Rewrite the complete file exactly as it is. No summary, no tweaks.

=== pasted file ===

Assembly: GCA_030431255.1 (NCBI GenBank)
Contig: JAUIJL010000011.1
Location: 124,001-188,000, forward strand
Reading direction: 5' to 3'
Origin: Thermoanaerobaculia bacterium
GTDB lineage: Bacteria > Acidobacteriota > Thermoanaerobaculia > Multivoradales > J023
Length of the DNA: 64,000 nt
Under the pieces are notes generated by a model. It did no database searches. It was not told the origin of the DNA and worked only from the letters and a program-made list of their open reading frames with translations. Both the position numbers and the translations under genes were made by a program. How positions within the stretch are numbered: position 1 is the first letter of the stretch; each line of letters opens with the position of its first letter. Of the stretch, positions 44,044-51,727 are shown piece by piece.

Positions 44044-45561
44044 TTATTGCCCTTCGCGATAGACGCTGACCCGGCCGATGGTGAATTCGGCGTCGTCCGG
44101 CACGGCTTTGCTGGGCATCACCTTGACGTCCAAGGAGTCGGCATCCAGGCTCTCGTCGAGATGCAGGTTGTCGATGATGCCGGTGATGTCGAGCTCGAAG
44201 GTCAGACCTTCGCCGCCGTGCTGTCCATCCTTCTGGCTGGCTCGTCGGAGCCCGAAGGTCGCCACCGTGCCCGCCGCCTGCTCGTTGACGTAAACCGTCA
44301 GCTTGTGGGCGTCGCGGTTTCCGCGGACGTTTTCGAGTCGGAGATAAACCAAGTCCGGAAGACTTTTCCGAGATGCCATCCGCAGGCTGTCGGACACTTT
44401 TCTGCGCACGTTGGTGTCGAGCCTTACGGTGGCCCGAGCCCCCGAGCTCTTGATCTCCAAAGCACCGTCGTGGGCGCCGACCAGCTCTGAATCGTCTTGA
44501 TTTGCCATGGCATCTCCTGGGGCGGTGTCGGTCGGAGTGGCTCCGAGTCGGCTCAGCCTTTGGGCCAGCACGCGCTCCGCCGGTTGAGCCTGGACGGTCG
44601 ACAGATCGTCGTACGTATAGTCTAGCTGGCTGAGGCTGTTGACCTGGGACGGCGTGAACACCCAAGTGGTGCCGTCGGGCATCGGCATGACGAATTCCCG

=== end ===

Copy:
Assembly: GCA_030431255.1 (NCBI GenBank)
Contig: JAUIJL010000011.1
Location: 124,001-188,000, forward strand
Reading direction: 5' to 3'
Origin: Thermoanaerobaculia bacterium
GTDB lineage: Bacteria > Acidobacteriota > Thermoanaerobaculia > Multivoradales > J023
Length of the DNA: 64,000 nt
Under the pieces are notes generated by a model. It did no database searches. It was not told the origin of the DNA and worked only from the letters and a program-made list of their open reading frames with translations. Both the position numbers and the translations under genes were made by a program. How positions within the stretch are numbered: position 1 is the first letter of the stretch; each line of letters opens with the position of its first letter. Of the stretch, positions 44,044-51,727 are shown piece by piece.

Positions 44044-45561
44044 TTATTGCCCTTCGCGATAGACGCTGACCCGGCCGATGGTGAATTCGGCGTCGTCCGG
44101 CACGGCTTTGCTGGGCATCACCTTGACGTCCAAGGAGTCGGCATCCAGGCTCTCGTCGAGATGCAGGTTGTCGATGATGCCGGTGATGTCGAGCTCGAAG
44201 GTCAGACCTTCGCCGCCGTGCTGTCCATCCTTCTGGCTGGCTCGTCGGAGCCCGAAGGTCGCCACCGTGCCCGCCGCCTGCTCGTTGACGTAAACCGTCA
44301 GCTTGTGGGCGTCGCGGTTTCCGCGGACGTTTTCGAGTCGGAGATAAACCAAGTCCGGAAGACTTTTCCGAGATGCCATCCGCAGGCTGTCGGACACTTT
44401 TCTGCGCACGTTGGTGTCGAGCCTTACGGTGGCCCGAGCCCCCGAGCTCTTGATCTCCAAAGCACCGTCGTGGGCGCCGACCAGCTCTGAATCGTCTTGA
44501 TTTGCCATGGCATCTCCTGGGGCGGTGTCGGTCGGAGTGGCTCCGAGTCGGCTCAGCCTTTGGGCCAGCACGCGCTCCGCCGGTTGAGCCTGGACGGTCG
44601 ACAGATCGTCGTACGTATAGTCTAGCTGGCTGAGGCTGTTGACCTGGGACGGCGTGAACACCCAAGTGGTGCCGTCGGGCATCGGCATGACGAATTCCCG